The proven talents of Manucho, Djalma and Mateus tried their best but they couldn’t do much to help Angola in their matches. Despite this, it is a squad that is mostly domestic based and that is something to value and worthy of praise towards coach Gustavo Ferrín.

The Bad

The lack of a proper midfield playmaker was Angola’s weakest point. The balls found themselves going almost straight from defence to attack and, more specifically, to Manucho, who found himself helpless against whichever opposition he faced. The solution to this problem seemed to be in playing down the wings. Geraldo, Gilberto, Djalma and Mateus all played in the offensive laterals, but nothing worked. No goals, not many chances and no spark marked Angola’s presence in this Afcon.

The draw in the first match is understandable due to the nerves and trying not to lose vital points in the first match, but the game against South Africa clearly proved that Angola weren’t capable of doing much this year. Bafana Bafana ouplayed them in every way and the home factor doesn’t even come in to it.

The final match against Cape Verde gave them some hope of qualifying, as they were in second place of the group for a brief period, but their complacency and lack of joie de vivre only helped the Blue Sharks and eventually they managed to overturn the score and, deservedly, eliminate their Lusophone friends.

The Ugly

The fact they couldn’t even score a single goal on their own. It had to be Cape Verde’s Nando assisting them into their only goal of the tournament, which shows you how inefficient this team were. They were in the weakest group, but their inexperienced squad and a coach who is still adjusting to the reality and style of African football proved to be not a surprising and vibrant group, but rather a predictable and dull set of players. This may sound silly, but Angola could benefit from not qualifying to the 2015 tournament, as it will allow them to develop and renew the squad appropriately.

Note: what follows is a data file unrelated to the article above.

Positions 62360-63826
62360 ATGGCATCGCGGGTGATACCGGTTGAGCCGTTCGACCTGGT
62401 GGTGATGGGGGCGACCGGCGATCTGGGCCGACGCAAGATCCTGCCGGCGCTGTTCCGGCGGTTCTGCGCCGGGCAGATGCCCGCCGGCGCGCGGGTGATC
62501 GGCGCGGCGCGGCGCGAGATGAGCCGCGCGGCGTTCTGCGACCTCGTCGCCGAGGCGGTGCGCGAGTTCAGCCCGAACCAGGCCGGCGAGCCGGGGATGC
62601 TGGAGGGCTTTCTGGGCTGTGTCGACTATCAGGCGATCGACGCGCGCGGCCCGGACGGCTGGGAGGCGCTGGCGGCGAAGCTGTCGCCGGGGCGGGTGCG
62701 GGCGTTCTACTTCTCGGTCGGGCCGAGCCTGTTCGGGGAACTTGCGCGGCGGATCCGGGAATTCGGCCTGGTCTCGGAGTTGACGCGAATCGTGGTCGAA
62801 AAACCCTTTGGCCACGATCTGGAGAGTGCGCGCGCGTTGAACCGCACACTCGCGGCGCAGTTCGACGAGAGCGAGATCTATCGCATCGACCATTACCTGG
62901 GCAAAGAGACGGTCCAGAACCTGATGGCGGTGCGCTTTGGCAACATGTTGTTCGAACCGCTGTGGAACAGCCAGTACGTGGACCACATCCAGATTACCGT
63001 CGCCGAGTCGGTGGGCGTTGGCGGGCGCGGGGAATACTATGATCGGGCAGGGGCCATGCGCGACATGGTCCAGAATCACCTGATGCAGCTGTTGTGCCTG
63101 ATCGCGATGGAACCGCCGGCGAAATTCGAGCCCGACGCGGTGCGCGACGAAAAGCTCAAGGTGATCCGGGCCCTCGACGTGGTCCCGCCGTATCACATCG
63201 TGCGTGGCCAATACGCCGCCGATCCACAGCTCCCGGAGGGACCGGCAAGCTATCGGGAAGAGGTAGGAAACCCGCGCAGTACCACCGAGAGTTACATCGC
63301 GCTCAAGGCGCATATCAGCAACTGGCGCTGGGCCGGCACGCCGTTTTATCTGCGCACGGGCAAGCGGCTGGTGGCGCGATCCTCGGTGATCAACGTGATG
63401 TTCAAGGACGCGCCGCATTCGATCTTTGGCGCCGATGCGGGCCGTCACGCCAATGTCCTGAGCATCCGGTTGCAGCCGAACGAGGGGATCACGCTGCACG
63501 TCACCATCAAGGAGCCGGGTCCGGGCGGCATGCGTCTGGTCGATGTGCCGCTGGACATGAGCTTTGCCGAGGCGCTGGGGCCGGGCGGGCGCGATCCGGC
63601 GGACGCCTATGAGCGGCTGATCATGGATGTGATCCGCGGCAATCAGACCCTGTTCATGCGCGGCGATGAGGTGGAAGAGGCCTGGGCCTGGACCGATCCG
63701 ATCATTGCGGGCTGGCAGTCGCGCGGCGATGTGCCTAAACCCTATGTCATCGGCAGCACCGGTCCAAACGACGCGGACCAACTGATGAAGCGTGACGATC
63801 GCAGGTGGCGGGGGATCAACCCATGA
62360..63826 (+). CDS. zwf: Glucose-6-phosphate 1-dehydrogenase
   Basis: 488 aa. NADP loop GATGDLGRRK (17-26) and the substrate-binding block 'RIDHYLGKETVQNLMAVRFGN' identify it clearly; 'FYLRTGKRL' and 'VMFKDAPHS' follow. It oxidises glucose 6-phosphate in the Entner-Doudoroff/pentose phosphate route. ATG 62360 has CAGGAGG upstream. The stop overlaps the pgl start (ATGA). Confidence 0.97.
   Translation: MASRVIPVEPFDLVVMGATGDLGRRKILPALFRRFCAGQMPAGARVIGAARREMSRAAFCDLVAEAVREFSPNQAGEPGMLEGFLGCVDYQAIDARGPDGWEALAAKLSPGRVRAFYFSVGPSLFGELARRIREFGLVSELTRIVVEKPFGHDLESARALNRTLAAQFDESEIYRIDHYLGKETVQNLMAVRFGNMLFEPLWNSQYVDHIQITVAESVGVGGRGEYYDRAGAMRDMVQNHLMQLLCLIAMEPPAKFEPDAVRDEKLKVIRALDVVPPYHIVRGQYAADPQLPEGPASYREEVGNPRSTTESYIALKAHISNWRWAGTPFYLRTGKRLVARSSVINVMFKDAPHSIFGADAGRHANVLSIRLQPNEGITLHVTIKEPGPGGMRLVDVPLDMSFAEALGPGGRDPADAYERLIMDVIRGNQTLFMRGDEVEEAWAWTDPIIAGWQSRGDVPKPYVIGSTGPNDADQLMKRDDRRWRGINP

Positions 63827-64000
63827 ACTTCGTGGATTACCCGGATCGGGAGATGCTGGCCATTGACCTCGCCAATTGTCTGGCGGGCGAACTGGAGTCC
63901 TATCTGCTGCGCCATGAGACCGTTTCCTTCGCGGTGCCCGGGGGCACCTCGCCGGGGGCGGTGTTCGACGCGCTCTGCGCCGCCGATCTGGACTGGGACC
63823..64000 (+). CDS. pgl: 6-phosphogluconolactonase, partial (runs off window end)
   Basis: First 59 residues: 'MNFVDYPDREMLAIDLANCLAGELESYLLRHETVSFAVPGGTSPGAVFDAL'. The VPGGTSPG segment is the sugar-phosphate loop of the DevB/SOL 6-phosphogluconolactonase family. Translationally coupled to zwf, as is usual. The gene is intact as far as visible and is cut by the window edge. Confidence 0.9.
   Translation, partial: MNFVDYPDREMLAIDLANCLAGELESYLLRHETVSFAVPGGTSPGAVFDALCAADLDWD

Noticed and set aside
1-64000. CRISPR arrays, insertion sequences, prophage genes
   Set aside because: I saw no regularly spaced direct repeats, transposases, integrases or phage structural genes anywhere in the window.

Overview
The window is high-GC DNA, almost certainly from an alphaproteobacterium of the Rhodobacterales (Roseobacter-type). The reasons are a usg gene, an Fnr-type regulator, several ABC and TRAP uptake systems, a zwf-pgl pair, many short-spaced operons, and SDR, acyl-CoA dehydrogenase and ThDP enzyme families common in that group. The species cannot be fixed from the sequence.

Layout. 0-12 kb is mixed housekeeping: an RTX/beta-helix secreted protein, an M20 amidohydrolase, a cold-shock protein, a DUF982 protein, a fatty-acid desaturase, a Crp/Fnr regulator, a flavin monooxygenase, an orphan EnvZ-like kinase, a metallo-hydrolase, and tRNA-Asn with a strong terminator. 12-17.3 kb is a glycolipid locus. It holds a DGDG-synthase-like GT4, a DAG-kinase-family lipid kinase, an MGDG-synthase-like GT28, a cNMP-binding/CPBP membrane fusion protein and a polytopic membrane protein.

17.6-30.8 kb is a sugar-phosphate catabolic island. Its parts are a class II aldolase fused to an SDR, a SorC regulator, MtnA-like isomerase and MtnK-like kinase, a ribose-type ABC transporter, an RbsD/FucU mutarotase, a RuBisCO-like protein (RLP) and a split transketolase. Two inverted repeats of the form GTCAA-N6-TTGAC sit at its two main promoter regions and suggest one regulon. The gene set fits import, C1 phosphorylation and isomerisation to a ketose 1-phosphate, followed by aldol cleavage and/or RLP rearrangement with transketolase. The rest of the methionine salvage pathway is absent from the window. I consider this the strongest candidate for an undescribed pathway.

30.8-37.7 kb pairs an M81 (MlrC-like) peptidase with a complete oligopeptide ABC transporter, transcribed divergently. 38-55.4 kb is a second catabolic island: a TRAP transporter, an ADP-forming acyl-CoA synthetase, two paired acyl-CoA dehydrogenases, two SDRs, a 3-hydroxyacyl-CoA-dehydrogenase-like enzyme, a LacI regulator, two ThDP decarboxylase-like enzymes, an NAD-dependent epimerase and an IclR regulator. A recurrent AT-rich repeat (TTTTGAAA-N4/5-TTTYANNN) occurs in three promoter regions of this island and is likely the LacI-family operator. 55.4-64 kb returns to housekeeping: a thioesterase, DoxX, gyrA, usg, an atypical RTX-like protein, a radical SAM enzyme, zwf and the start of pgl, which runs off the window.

-Alex Queiros
Cape Verde

The Good

The Blue Sharks proved themselves to be an incredibly hard to beat squad, despite suffering 4 goals during the tournament. A secure goalkeeper in Vozinha, a pair of safe centre-backs in Nando and Fernando Varela, a dynamic and strong midfield with players like Babanco and Marco Soares, and an offensive line with Ryan Mendes and last-minute entry Platini were the highlights of this team.

They showed tremendous solidarity both in defence and attack along with their patience on the ball, which resulted in a very effective and plucky squad, holding two draws against the uninspired South Africans and the struggling Moroccans, beating the dull Angolans and losing unfairly against Ghana.

We all knew that from the moment they qualified for this Afcon by beating Eto’o’s Cameroon that they would be no pushovers. Despite this, they still surprised everyone with their consistent performances. The country with a population of 500,000 (second island nation to take part in an Afcon) were beating countries much bigger than them.

Hopefully from now on Cape Verde can continue to develop their football and not be considered just another team in Africa. Big praise must go to coach Lúcio Antunes, an amateur local man who is clearly passionate about his team and his job. Can’t wait to see more of him and the rest of the squad.

The Bad

I honestly can’t find many negatives about Cape Verde, but one thing I will mention is the lack of effectiveness in the finishing, both in running play and in set-pieces. This was most notable in the second half of the quarter-finals with Ghana, albeit goalkeeper Dauda impeded the Sharks on several occasions. Heldon and Babanco are brilliant set-piece takers, but the final connection failed to arrive, resulting in plenty of potential goal chances wasted. Platini’s miss against South Africa also springs to mind. If they were a bit more accurate in their chances, they could’ve gone even further.

The Ugly

Will they qualify for 2015, with the regular, group-stage qualification system back in place? They aren’t doing well at all in the World Cup qualifiers, so my fear is that the fact that they qualified for this Afcon was a fluke. Let’s hope not.

-Alex Queiros